Sunday, September 20, 2015
Jackie Collins, chronicler of lust and power, dies at 77
Ms. Collins had made something of a splash long before that, with the appearance in 1968 of her first published novel, “The World is Full of Married Men.” A blend of show business and monkey business, it created the template for much of her later work.
In her lifetime, Ms. Collins experienced the evolution of critical and popular tastes and tolerance. Her first book was said to have been labeled disgusting filth by no less a literary arbiter than famed romance novelist Barbara Cartland. However, in 2013, Queen Elizabeth II awarded Ms. Collins the Order of the British Empire for services to fiction and to charity.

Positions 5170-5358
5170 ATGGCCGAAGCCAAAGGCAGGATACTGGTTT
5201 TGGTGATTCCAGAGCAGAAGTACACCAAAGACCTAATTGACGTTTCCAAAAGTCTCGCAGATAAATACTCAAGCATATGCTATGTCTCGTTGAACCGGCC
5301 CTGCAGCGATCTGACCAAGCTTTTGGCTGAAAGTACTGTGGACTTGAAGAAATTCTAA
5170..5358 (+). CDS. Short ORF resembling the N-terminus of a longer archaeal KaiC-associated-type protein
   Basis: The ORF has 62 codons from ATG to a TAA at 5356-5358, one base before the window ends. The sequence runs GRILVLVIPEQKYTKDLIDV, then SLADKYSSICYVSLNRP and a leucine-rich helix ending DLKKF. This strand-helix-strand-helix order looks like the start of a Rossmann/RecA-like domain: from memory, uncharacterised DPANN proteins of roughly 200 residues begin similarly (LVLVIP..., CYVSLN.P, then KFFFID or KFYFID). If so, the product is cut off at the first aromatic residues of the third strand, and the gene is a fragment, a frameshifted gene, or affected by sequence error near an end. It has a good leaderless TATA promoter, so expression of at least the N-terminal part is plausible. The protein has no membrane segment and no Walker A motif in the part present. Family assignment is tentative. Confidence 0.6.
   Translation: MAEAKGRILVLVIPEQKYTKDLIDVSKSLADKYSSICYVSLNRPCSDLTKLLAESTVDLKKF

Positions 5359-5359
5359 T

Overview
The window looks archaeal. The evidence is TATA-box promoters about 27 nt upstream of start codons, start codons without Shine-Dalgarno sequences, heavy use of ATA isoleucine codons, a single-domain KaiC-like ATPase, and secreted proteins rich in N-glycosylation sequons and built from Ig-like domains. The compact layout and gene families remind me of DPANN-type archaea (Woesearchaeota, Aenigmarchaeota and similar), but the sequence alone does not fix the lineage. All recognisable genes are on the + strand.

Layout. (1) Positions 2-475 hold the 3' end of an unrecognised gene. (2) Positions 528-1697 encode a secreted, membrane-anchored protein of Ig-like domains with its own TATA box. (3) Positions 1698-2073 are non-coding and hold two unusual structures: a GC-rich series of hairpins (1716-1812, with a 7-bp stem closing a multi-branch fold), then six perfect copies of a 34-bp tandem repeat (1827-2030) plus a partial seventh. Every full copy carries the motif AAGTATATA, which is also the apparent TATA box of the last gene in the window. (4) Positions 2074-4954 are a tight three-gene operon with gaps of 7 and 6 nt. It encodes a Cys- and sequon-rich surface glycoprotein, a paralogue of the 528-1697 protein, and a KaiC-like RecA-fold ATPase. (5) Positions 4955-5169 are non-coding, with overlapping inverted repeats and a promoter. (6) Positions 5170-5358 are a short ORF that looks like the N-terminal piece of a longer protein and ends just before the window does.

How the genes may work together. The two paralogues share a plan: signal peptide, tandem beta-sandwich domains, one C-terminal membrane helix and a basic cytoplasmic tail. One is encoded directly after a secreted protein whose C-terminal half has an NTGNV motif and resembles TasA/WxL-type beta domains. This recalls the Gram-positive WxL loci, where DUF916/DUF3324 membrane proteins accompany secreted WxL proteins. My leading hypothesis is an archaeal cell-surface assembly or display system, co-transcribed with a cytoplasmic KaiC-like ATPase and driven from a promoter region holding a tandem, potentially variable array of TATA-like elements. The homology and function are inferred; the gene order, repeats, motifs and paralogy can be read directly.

Many people would tell her, she said, that they read her as children by flashlight under the bedclothes, and “ ‘I learned everything I know about sex from you.’ ”For someone whose creative process seemed too fluid and unfettered, Ms. Collins was extremely precise, to the point of being finicky, in how she wrote. It was usually between 9 a.m. and 4 p.m., at one of several desks. She wrote in longhand, with a felt tip pen, a ball point being unthinkable. After she completed her work on legal pads, an assistant entered the pages into a computer. She was firm about it. “To me,” she once told the Los Angeles Times, “writing is writing. It’s not typing it on the computer.” The task of composition was made easier because of what she described as her excellent handwriting.
Connoisseurs of literary merit were cool to her accomplishments, and she was sometimes referred to as the “grande dame of trash.” She professed not to care and suggested that a double standard was at work.
Posted by at 5:17 PM